Where practitioners and managers are advised of the need for contact information to be kept confidential, this must be highlighted on the CRIS ‘alerts’ screen.

Where in the course of child protection intervention, significant safety concerns/alerts/restrictions are identified for children, parents or third parties, (for example, legally protected addresses, threats of violence or abduction) they must be highlighted on the CRIS ‘alerts’ screen following a discussion with the case planner. In this situation the address should be marked as “withheld” and the phone number as “silent”, and reviewed by practitioners prior to the release of identifying addresses/contact details in any reports or applications before the Court.

Applications and reports to the Court

Information provided to the Court should be relevant to the specific application. Child protection practitioners will regularly collect information during the course of their involvement with a child that may be important and relevant to the matter. However it may not be necessary to disclose in a court report. The automatic population of address and contact details is often not relevant to the application.

When child protection makes an application to the Children’s Court, the various forms must be completed (for example, notice of protection application). Where inlcuding address or other contact details may place children, family members, carers or professionals at risk or contravene existing orders, practitioners/managers should consult the divisional solicitor or CPLO regarding the appropriateness of inserting ‘details withheld’ in lieu of address details.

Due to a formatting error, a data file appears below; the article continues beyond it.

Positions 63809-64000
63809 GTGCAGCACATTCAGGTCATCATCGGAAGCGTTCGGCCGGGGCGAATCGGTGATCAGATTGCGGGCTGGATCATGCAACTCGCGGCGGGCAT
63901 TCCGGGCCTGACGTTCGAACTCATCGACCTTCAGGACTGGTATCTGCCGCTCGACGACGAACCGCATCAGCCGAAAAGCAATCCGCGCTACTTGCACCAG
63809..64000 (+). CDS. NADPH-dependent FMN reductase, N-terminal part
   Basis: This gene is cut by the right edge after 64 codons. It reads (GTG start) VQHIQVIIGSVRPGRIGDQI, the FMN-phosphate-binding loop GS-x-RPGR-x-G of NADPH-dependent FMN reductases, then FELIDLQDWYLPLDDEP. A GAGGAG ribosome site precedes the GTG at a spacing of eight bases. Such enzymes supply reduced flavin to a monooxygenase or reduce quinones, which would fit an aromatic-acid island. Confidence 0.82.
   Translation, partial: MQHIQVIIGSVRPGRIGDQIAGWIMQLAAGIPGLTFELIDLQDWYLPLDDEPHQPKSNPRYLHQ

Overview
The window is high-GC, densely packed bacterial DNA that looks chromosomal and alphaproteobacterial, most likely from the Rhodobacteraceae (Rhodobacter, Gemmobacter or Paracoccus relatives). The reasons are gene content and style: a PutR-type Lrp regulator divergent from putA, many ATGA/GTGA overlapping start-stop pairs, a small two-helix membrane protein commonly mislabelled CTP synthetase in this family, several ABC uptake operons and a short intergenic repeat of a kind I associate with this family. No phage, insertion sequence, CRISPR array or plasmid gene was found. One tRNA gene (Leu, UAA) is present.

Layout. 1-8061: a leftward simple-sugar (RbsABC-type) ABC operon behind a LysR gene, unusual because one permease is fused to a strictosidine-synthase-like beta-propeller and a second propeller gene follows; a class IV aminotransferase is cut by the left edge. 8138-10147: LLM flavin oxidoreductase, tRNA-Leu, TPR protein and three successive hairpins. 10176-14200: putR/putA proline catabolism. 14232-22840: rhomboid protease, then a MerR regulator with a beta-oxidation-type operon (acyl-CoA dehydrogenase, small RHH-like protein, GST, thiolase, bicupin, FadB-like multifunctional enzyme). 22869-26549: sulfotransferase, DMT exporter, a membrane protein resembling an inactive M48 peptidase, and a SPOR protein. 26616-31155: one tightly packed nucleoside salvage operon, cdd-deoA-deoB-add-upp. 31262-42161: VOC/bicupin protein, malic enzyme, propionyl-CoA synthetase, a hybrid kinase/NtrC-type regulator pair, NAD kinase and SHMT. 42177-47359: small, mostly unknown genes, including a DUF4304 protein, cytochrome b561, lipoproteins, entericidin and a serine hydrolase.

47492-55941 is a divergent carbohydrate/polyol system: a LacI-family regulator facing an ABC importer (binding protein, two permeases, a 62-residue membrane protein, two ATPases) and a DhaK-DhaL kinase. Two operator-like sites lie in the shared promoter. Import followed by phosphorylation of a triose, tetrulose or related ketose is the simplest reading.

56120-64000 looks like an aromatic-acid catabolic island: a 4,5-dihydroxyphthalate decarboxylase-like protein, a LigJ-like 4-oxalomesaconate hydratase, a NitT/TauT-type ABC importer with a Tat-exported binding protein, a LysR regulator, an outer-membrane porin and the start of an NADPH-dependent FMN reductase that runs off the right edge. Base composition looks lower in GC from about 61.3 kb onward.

This process should also be followed where practitioners are completing a report for the Court. In general, contact details are not relevant to whether a child is in need of protection and as such the child’s address and contact details of other family members do not need to be contained in the protection and disposition reports. Child protection practitioners should carefully consider what the application before the Court is about, and only including personal information that is relevant to the proceedings before the Court in the court report.